Maybe because it’s early in the morning, but I fell for this little scam pretty easily. I’m going to call it “driver phishing” because it has all the hallmarks of a phishing attack, although it’s probably legal. I’m looking for the latest drivers for my Logitech webcam, so I type in Logitech QuickCam driver in Google. An ad above the results looks promising: a website called LogitechDriversCenter.com: So I click on it. It takes me to a site with a Logitech logo, lots of shareware and PC Magazine stars, Logitech product photos and three options for getting the right driver: DriverRobot, the first one, sounds
This is the first in a number of posts about RSI, or Repetitive Strain Injury, the subject of this week’s column, out tomorrow. Here is a collection of software designed to ease RSI. RSI software tries to help in a number of ways: working out how long you’ve been at the keyboard and reminds you to take breaks; suggesting exercises for you to perform while you’re taking those breaks; records macros (shortcuts) to specific tasks you do a lot so you don’t have to use the keyboard as much (especially keystroke combinations); reduces mouse usage by allowing you to control the mouse from the keyboard
The mighty mouse has never really worked for anyone on the road — and those poor suckers you see who try and use the laptop’s trackpad need our help — but one or two folk have tried to ease the navigational pain. Here’s another one, out early next year: The MoGo Mouse: The website ain’t public yet, and I have yet to play with the thing, but I’m told it’s a business card, Bluetooth-enabled mouse that stores neatly inside a laptop computer’s PC slot when it’s not being used. It uses Bluetooth to communicate with your laptop, so no need for cables. The two indentations
Those who got excited about the idea of a washable keyboard (which I wrote about in a WSJ.com column a few weeks back — sorry, subscription only; a version appeared on the BBC World Service, and is available as a podcast) can now get excited about Washable Computer Mice, from Unotron: Unotron’s pioneering mice design configurations and materials allow these patented products to be easily washed, immersed and disinfected by commercial-grade detergents and anti-bacterial agents while providing users with comfort, control and reliability. SpillSeal washable mice are manufactured and assembled to support restrictive cleaning/disinfection procedures without any detrimental effect to the exterior or the products’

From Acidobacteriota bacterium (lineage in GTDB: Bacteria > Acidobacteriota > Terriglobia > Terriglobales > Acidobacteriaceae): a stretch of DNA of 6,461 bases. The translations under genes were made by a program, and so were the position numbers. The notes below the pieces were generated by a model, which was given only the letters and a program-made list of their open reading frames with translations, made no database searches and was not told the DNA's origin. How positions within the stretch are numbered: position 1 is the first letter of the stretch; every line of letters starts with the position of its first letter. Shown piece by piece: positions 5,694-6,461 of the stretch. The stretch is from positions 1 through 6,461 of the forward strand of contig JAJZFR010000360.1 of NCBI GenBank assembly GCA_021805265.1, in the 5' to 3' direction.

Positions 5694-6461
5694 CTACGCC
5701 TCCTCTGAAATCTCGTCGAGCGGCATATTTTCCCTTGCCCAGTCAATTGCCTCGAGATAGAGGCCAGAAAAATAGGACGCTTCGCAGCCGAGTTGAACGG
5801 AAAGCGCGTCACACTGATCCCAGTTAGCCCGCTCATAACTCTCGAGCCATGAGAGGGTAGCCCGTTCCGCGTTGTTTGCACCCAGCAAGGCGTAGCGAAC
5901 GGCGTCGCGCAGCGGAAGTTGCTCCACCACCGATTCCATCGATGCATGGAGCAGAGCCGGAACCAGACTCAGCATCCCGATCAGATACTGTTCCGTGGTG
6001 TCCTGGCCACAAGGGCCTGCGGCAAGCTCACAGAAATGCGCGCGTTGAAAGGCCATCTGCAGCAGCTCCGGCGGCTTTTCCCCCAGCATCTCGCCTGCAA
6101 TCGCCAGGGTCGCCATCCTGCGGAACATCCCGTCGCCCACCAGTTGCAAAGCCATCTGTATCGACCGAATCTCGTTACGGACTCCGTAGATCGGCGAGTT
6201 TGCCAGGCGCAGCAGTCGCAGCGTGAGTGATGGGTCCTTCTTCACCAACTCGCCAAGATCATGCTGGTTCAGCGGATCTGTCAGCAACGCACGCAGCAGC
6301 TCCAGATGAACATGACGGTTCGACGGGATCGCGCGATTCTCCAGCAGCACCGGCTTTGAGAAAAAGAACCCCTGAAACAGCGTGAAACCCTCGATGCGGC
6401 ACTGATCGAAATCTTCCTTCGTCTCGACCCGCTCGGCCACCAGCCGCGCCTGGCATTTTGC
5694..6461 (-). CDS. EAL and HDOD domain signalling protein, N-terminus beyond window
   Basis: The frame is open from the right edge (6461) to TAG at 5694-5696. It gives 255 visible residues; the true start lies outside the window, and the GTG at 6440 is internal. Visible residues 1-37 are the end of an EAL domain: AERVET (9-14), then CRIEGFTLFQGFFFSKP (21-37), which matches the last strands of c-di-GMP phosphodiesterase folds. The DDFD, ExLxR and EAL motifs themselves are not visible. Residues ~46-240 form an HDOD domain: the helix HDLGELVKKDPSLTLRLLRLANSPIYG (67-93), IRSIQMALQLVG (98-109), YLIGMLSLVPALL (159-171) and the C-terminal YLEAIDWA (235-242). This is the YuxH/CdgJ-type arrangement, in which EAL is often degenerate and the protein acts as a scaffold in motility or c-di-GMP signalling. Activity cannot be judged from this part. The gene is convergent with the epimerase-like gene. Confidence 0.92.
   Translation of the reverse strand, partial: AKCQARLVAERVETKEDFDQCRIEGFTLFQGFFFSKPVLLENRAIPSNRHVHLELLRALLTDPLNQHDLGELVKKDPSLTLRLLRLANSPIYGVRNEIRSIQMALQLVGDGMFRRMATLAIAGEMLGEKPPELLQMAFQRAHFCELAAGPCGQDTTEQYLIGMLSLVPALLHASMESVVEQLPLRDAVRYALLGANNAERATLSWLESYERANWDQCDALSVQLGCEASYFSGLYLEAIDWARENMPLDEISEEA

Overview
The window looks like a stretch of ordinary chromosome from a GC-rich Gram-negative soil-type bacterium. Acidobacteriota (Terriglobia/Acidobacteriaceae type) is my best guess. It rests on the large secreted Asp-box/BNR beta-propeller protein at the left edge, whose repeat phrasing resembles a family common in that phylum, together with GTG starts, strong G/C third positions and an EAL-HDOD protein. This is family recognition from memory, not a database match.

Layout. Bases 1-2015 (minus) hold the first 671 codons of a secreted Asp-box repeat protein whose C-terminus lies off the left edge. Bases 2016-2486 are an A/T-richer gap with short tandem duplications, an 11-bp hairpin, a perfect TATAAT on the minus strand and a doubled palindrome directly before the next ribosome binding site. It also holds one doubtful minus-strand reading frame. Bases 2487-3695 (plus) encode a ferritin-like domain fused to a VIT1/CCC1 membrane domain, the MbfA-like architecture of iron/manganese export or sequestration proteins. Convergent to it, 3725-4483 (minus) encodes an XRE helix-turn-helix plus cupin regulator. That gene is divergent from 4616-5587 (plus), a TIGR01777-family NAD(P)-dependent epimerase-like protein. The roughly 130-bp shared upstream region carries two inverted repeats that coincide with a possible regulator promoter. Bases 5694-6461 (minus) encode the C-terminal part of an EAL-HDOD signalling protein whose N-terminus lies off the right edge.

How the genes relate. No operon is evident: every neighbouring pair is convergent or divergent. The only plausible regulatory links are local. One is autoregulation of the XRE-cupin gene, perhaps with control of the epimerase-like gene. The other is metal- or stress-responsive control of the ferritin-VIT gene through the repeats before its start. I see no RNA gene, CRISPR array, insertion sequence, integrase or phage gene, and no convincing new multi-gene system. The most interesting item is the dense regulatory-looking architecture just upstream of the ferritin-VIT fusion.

I’m not sure this is new, but it’s an interesting feature of Amazon’s new look storefront: a tab that expands as you move your mouse over it: changes to this: (resized). Move the mouse away from the pop-up and it disappears. Not a bad navigation tool.
I only just found out that Jef Raskin passed away last month. I thought I would post an email interview I had with him a year ago to illustrate some of his thinking in his last year: On Mar 9, 2004, at 7:22 AM, Jeremy Wagstaff wrote: Jef, sounds better if I send the questions by email… I have greatly enjoyed your book, a real eye-opener, although unfortunately time constraints may mean I am not able to digest as thoroughly as I should have. So please forgive any questions below which could be answered by a closer reading of your book! — Would you mind
I’m sure this isn’t new, but I just saw it and thought it was worth noting: The VW Phaeton’s UK site has an interesting 3D Flash sitemap where the pages are viewed in slices, with different coloured dots representing different kinds of content (in this case factory or car): Clicking on a particular page will highlight it; moving the mouse over a blob will bring up a particular item which you can then access by double clicking on it. Strictly speaking this layout is too fancy, and the content too specific, for general use, but it’s intuitive enough to be a great way to show
This week’s Loose Wire column: THIS COLUMN was going to be about how to get more out of your computer mouse. You know, clicking, dragging, double-clicking, dropping, all that kind of stuff. I was all fired up about it until I consulted the guy who had a lot to do with getting the mouse onto every desktop. That’s when I learned about how the mouse makes us endure more than we should. Here’s why. Jef Raskin is a technology guru who was in the thick of it when the personal-computer revolution started. His home page features a picture of him, bearded and bespectacled, wearing what
A wonderful innovation with Opera’s browser was the mouse gesture, where you could, for example, return to a previous page by holding down the mouse button and moving the mouse a little to the left. Intuitive and seriously time-saving. Now Internet Explorers have the same feature, courtesy of a bit of freeware (software you don’t have to pay for) from UnH Solutions. Easy Go Back is an Internet Explorer add-on that works with every program based on Internet Explorer, e.g. MSN Explorer, Avant Browser, HTML Help (chm-files), Microsoft Document Explorer, etc.